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Senior lecturer’s work on divorce reform discussed in House of Lords

16 May 2018

The work of Dr Sharon Thompson has been discussed in a House of Lords debate on the Divorce (Financial Provision) Bill 2017-2019.

The Bill, a Private Member’s Bill introduced by Baroness Deech, proposes three main changes to divorce law: the equal division of net matrimonial assets, the curbing of periodical payments to a maximum of five years (unless this would lead to ‘serious financial hardship’) and binding prenuptial agreements (subject to standard procedural safeguards such as independent advice, cool-off periods and disclosure).

Dr Sharon Thompson, a senior lecturer in law at Cardiff University, is an expert on divorce, family property and prenuptial agreements. She is author of Prenuptial Agreements and the Presumption of Free Choice (Hart, 2015).

Her submitted evidence to the House of Lords was discussed in the debate on the second reading of the Divorce (Financial Provision) Bill 2017-2019 on Friday 11th May. Baroness Bottomley of Nettlestone commented that: “Improving predictability on the settlement process is a valuable outcome. But what about the distribution of effects that the Bill is likely to have for those in marriages where there is economic inequality between spouses, as in probably the majority of cases? All will have read the comments by Dr Sharon Thompson, of Cardiff University, who said that removing judicial discretion may prove disadvantageous for the economically less-advantaged spouse by diminishing the judicial flexibility to meet their needs through a division of non-matrimonial property.”

Dr Thompson has recently authored a number of articles that have been critical of the stance of Baroness Deech’s Bill including an article with Russell Sandberg on ‘Common Defects of the Divorce Bill and Mediation Services (Equality) Bill’ (2017) 47 Family Law 425 and ‘In Defence of the Gold-Digger’ (2016) (6) (6) Onati Socio-Legal Series 1225.

Her work argues that, although the reforms found in Baroness Deech’s Bill would result in legal certainty, the provisions would replace judicial discretion with fixed rules which would disproportionately harm women.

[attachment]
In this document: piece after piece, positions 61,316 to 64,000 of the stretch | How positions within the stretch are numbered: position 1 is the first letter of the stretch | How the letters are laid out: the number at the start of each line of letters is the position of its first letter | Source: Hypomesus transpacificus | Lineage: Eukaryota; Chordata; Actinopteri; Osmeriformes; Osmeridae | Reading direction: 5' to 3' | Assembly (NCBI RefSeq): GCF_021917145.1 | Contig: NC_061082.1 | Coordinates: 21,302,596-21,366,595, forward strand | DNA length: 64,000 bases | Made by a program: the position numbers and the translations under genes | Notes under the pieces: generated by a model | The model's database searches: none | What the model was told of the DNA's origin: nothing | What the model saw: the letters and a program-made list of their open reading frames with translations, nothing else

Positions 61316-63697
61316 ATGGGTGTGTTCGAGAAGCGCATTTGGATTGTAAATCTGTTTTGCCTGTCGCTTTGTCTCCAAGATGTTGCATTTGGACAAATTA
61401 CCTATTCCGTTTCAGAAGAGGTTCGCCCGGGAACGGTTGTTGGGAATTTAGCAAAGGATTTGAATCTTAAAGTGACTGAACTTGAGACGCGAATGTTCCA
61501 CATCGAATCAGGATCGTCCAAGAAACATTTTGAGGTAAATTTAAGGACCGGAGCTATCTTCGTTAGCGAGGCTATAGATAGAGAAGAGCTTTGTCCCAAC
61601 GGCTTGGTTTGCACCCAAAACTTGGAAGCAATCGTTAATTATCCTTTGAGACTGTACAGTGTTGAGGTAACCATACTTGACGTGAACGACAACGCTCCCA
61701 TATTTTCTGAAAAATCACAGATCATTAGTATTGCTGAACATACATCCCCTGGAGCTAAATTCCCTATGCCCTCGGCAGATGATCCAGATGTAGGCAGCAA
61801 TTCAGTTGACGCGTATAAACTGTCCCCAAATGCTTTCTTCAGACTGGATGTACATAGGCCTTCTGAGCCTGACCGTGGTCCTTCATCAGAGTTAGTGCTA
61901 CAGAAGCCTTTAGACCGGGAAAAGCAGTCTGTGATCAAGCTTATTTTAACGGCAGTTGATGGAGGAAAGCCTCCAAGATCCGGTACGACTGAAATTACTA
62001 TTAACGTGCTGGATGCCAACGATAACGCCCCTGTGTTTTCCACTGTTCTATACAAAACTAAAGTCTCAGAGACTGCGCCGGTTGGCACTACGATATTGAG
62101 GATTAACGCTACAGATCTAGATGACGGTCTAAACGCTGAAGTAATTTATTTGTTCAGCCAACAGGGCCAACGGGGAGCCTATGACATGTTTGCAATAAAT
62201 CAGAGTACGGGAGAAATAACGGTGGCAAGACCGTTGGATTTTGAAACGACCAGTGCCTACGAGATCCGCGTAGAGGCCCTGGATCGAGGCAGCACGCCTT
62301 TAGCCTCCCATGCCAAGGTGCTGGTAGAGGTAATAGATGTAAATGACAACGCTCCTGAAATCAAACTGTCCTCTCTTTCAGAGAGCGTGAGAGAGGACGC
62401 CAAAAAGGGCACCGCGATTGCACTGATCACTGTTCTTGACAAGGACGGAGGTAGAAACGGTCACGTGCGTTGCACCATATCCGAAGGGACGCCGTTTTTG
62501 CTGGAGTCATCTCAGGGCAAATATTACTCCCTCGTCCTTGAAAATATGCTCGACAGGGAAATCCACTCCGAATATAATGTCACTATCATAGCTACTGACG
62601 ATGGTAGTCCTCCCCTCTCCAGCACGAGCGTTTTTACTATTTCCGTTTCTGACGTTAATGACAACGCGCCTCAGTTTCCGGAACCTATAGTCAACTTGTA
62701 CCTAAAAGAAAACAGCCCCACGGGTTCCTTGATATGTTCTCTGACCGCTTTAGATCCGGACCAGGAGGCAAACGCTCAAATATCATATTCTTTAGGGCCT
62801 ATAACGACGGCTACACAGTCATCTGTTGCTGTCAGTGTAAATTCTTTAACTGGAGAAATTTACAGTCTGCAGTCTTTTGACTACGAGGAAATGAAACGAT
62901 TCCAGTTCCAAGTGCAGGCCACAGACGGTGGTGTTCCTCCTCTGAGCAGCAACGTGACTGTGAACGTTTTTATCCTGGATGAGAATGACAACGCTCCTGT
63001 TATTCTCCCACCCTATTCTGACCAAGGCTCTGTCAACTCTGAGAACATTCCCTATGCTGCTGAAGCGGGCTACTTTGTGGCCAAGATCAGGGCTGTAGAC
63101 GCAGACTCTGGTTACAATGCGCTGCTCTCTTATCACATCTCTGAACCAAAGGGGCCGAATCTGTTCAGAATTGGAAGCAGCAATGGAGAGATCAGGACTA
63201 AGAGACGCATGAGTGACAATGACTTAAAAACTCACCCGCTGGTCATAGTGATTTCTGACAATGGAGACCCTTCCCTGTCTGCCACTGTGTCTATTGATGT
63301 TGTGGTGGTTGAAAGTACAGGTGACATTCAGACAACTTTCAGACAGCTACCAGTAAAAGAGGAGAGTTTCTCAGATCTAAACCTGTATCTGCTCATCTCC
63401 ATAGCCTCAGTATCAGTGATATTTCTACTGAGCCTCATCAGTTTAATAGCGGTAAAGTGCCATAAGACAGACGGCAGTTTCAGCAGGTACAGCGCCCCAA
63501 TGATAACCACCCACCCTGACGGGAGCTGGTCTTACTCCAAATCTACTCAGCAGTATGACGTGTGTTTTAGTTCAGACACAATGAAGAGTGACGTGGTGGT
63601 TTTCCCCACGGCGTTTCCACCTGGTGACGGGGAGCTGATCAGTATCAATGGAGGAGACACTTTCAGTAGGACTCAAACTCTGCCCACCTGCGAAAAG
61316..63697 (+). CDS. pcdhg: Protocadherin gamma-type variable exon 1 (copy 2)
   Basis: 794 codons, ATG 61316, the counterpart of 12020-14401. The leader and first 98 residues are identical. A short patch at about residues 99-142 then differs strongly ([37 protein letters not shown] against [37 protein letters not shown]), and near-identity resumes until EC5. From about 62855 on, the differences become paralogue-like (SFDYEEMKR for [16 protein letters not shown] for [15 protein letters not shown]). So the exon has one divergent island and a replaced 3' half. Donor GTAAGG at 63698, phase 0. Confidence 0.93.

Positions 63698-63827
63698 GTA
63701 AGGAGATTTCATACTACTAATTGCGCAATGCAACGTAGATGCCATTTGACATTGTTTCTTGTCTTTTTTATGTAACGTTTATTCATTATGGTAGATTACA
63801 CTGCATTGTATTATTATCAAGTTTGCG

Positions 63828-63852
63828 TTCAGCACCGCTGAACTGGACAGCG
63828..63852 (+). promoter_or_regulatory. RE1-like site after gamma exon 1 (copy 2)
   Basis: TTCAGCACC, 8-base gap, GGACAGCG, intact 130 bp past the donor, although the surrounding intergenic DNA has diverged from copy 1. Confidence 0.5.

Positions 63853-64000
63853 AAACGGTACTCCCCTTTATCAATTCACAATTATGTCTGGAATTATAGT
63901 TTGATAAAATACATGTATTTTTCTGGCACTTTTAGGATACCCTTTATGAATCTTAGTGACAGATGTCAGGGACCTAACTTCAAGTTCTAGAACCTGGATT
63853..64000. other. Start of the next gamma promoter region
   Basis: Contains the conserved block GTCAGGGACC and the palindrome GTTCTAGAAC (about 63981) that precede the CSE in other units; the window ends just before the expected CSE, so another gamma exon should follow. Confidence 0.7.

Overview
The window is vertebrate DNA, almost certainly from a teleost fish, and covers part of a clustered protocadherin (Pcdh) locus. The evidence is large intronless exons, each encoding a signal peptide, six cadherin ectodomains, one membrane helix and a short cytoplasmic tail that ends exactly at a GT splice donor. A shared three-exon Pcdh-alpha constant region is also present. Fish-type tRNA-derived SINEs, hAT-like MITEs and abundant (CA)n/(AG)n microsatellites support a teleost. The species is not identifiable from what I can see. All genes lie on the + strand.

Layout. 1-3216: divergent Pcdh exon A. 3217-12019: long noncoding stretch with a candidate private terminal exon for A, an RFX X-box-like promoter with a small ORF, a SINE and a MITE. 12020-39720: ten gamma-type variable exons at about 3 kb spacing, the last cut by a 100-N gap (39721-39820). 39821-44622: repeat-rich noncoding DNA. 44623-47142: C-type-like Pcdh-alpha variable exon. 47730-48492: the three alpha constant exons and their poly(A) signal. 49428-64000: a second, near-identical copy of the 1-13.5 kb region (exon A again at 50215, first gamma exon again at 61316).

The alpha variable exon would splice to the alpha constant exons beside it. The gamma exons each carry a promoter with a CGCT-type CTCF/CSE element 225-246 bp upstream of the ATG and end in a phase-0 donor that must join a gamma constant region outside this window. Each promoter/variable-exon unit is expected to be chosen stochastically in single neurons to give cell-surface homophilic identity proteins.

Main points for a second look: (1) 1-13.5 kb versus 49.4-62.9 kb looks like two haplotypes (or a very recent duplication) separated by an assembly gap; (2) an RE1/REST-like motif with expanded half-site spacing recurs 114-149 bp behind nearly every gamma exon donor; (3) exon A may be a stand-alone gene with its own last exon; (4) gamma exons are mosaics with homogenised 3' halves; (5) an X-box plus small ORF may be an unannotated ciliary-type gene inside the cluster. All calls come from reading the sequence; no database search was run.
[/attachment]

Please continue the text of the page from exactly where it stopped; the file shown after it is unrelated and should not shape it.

Dr Thompson commented: “Ring-fencing non-matrimonial property and removing judicial discretion from property adjustment would result in a double blow to the non-moneyed spouse because it would remove flexibility to divide non-matrimonial property so that spousal needs are met and it would remove flexibility to recognise the value of non-financial contributions to the family in long marriages.”

She continued: “Limiting periodical payments to a maximum of five years unless serious financial hardship can be established would provide a further blow to the non-moneyed spouse. The effect upon care giving spouses would reinforce structural inequalities between men and women in the family.”

Dr Thompson is also critical of the Bill’s provisions on pre- and post-nuptial agreements: “The Bill’s proposals on nuptial agreements are more extreme than in jurisdictions where such agreements are enforced. There is no facility to account for changes in circumstances after the agreement has been signed. The Bill’s provisions run the risk of exacerbating gendered inequalities between spouses both during marriage and on separation.”

The Divorce (Financial Provision) Bill 2017-2019 is to be considered next by a committee of the whole House of Lords on a day to be determined.

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